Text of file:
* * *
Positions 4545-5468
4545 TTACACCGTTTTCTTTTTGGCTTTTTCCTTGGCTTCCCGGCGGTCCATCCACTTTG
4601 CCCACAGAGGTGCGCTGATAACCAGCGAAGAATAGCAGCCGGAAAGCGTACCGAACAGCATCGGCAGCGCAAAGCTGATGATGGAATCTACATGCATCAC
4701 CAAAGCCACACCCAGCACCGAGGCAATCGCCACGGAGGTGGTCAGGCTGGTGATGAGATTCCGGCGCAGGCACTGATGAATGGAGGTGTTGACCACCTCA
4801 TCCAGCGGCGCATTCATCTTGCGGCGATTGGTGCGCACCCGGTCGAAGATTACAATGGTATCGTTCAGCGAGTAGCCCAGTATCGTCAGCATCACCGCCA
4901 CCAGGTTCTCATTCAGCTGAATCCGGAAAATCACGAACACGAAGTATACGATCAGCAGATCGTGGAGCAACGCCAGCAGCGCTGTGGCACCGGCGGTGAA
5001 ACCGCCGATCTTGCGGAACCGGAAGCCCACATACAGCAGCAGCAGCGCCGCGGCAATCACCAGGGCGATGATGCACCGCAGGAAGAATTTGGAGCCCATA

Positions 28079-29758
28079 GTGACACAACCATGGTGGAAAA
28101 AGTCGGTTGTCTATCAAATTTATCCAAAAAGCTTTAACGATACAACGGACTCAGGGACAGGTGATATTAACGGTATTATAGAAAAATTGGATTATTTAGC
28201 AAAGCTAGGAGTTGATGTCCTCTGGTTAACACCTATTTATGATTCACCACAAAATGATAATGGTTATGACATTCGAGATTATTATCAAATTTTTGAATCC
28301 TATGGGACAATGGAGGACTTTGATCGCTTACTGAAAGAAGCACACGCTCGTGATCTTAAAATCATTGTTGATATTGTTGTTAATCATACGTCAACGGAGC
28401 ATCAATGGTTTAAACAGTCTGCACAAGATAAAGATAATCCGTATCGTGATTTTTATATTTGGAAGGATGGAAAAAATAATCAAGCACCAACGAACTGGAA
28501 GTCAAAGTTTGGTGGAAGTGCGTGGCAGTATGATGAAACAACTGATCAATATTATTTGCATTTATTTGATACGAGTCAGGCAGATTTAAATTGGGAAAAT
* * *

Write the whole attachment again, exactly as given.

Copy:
Positions 4545-5468
4545 TTACACCGTTTTCTTTTTGGCTTTTTCCTTGGCTTCCCGGCGGTCCATCCACTTTG
4601 CCCACAGAGGTGCGCTGATAACCAGCGAAGAATAGCAGCCGGAAAGCGTACCGAACAGCATCGGCAGCGCAAAGCTGATGATGGAATCTACATGCATCAC
4701 CAAAGCCACACCCAGCACCGAGGCAATCGCCACGGAGGTGGTCAGGCTGGTGATGAGATTCCGGCGCAGGCACTGATGAATGGAGGTGTTGACCACCTCA
4801 TCCAGCGGCGCATTCATCTTGCGGCGATTGGTGCGCACCCGGTCGAAGATTACAATGGTATCGTTCAGCGAGTAGCCCAGTATCGTCAGCATCACCGCCA
4901 CCAGGTTCTCATTCAGCTGAATCCGGAAAATCACGAACACGAAGTATACGATCAGCAGATCGTGGAGCAACGCCAGCAGCGCTGTGGCACCGGCGGTGAA
5001 ACCGCCGATCTTGCGGAACCGGAAGCCCACATACAGCAGCAGCAGCGCCGCGGCAATCACCAGGGCGATGATGCACCGCAGGAAGAATTTGGAGCCCATA

Positions 28079-29758
28079 GTGACACAACCATGGTGGAAAA
28101 AGTCGGTTGTCTATCAAATTTATCCAAAAAGCTTTAACGATACAACGGACTCAGGGACAGGTGATATTAACGGTATTATAGAAAAATTGGATTATTTAGC
28201 AAAGCTAGGAGTTGATGTCCTCTGGTTAACACCTATTTATGATTCACCACAAAATGATAATGGTTATGACATTCGAGATTATTATCAAATTTTTGAATCC
28301 TATGGGACAATGGAGGACTTTGATCGCTTACTGAAAGAAGCACACGCTCGTGATCTTAAAATCATTGTTGATATTGTTGTTAATCATACGTCAACGGAGC
28401 ATCAATGGTTTAAACAGTCTGCACAAGATAAAGATAATCCGTATCGTGATTTTTATATTTGGAAGGATGGAAAAAATAATCAAGCACCAACGAACTGGAA
28501 GTCAAAGTTTGGTGGAAGTGCGTGGCAGTATGATGAAACAACTGATCAATATTATTTGCATTTATTTGATACGAGTCAGGCAGATTTAAATTGGGAAAAT